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A Conversation on Sustainability and the Digital Divide

A recording for this event can be found here.

On September 14, Dean Hendricks, the Founder of the Hendricks Foundation, moderated a discussion on Sustainability and the Digital Divide in Cambridge, Massachusetts. 

The event was sponsored by the Greater Boston Chamber of Commerce and featured a Question-and-Answer format of thought-provoking questions about the impact of sustainability impact on the digital divide. 

The three panelists at the event included Courtney Leonard, CEO HerVision Media, Director Of Partnerships at Tech Boston Academy 6-12, a Boston Public School. Elliott Laffer is the Chairperson of the Neighborhood Association of the Back Bay and Counselor at SCORE Boston. Tyrone Ramath is the Site Director at Per Scholas.

Mr. Hendricks opened with his personal experience with the digital divide, and how he was lucky enough to get an outdated computer and use that to discover a passion for technology. He described the journey of the millions of tons of e-waste produced annually. “A lot of the computers are usable. A lot of the tech is not even outdated it’s just old. Two years old in a lot of cases. But we throw it out, it goes to a landfill, it does whatever it does to our climate and it does nothing to benefit. It would only seem like a simple solution to be able to take some of that e-waste, whatever can be used, repurpose it and use it as something that can build a bridge that can help others cross the digital divide.”

The discussion began by looking at the issue of the Digital Divide in Boston and some local solutions. Boston now offers students Chromebooks along with free (or reduced cost) internet service, but the Digital Divide does still exist in the city. Boston has among the highest percentage of universities of any city in the world but as many as 54,000 Boston K12 students lack computers in their homes. That figure is actually low compared to other American cities, like Houston, which is estimated at 142,650 students lacking home computers. In developing nations, the figure is even starker.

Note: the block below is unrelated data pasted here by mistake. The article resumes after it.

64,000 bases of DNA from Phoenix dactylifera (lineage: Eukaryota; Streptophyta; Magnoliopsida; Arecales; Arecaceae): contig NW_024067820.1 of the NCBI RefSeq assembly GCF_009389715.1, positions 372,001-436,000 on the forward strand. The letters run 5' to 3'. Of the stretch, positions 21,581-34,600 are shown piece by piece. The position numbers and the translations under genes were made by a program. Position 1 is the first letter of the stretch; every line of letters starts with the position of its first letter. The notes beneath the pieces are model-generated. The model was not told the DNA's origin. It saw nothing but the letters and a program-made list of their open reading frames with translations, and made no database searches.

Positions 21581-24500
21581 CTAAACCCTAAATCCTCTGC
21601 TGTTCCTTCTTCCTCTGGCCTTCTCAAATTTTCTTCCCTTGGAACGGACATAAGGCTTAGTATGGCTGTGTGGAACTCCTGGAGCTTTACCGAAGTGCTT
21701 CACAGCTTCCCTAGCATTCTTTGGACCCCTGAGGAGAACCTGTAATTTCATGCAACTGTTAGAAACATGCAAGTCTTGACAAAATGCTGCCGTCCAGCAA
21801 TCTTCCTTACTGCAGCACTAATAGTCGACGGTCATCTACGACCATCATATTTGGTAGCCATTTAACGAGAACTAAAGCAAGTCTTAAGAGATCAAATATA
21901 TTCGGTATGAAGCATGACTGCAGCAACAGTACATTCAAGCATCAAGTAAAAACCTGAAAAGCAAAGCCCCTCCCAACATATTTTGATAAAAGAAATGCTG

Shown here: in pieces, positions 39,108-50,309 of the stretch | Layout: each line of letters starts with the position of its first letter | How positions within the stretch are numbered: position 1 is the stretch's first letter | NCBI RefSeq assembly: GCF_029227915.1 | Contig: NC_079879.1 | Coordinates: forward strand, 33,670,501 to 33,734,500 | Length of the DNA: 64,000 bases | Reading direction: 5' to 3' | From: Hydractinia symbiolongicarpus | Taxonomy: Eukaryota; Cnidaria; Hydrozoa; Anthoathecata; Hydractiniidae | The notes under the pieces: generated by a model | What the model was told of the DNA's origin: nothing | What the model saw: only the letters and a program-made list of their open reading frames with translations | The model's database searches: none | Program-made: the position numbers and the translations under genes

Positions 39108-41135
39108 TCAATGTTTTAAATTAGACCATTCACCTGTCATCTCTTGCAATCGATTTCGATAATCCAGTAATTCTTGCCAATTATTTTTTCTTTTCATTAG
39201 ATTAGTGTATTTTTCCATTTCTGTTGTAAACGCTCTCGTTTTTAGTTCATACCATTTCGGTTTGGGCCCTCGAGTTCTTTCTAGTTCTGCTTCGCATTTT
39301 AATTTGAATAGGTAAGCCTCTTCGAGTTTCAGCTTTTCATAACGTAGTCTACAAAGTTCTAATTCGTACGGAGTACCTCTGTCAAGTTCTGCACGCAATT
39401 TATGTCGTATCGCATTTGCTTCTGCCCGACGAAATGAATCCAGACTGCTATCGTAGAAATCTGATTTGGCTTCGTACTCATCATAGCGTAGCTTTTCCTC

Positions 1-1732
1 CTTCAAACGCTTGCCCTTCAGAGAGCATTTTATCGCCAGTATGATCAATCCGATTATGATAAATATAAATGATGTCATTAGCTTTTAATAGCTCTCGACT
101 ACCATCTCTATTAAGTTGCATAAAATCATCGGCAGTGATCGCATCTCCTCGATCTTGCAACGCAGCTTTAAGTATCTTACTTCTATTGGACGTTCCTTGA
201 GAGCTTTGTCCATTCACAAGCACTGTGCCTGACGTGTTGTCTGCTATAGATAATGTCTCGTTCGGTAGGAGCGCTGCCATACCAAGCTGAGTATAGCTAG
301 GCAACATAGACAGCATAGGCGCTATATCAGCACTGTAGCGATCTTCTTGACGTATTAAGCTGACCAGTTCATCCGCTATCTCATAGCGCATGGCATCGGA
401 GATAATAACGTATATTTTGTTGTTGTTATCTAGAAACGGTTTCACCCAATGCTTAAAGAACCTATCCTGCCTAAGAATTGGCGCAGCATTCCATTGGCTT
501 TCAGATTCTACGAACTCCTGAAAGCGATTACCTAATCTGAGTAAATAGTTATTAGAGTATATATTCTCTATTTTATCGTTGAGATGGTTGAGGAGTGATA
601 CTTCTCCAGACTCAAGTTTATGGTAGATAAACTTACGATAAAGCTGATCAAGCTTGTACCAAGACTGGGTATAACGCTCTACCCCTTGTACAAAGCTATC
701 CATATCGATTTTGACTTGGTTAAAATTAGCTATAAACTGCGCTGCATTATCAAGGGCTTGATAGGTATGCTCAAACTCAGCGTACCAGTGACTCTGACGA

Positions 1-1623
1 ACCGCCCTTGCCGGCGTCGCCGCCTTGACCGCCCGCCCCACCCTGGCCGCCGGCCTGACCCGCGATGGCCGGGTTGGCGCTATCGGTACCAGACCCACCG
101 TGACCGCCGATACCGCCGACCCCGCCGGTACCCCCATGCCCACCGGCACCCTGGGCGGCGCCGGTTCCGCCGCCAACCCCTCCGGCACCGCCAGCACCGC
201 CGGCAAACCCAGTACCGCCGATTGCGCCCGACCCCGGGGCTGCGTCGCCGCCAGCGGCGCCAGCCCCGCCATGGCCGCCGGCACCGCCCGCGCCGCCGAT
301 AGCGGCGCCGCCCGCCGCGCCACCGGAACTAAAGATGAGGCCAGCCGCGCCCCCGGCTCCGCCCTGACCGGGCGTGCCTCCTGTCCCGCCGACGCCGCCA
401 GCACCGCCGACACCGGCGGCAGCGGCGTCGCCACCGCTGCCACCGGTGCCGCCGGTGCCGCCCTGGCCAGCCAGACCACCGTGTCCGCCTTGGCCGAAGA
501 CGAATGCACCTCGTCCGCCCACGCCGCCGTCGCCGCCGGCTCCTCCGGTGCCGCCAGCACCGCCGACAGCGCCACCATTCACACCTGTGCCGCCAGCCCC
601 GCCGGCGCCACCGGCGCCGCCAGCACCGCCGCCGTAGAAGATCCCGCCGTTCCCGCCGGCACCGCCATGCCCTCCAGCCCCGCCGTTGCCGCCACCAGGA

All three of the panelists spoke about the evolution of technology. Mr. Laffer remembered the world pre-internet, reminiscing that, “I remember the first AOL and it was magic to see the line fill across the screen. Now we all assume that we’ll have everything instantly.” Ms. Leonard spoke about how, “the digital space has grown three times as fast in the past 5 years than it did in the previous 15.” She added that there are a lot of greater things that you’re able to do when you have access to the newest technologies, but that the constant push for updates makes technology obsolete very quickly.  Mr. Ramnath shared a story from his childhood about walking 45 minutes to the public library to use their computers to learn typing. He joked that, “I am astounded now to see little five-year-olds clicking and clacking keyboards.”

According to Haiti Net Literacy (a nonprofit organization whose mission is getting access to computers for all Haitians) the number could be as high as 89% of Haitian students who do not have a computer at home. Similar numbers were reported in the Dominican Republic (per the Organization for Economic Cooperation and Development). 

While many developing nations lack the resources to purchase computers, the tendency many Americans have is upgrading their functioning devices to the latest models. According to United Electronic Recycling, every year Americans throw out approximately 100 million cell phones and over 41 million computers when they break or get outdated. That cycle is detrimental because so many of the components in these devices are toxic. Many people also choose to throw away their used electronics rather than recycling them, worrying about their security, and not realizing that nonprofit organizations like the Hendricks Foundation exist and will erase existing data in order for others to reuse the devices cleanly. 

The final question of the evening was to challenge the panelists and members of the audience to think about how they can make a difference with this problem. One suggestion was to be thoughtful about purchases to ensure you have a plan for your old device before buying a new one. Now, I pose that question to you. How will you make a difference with this problem?



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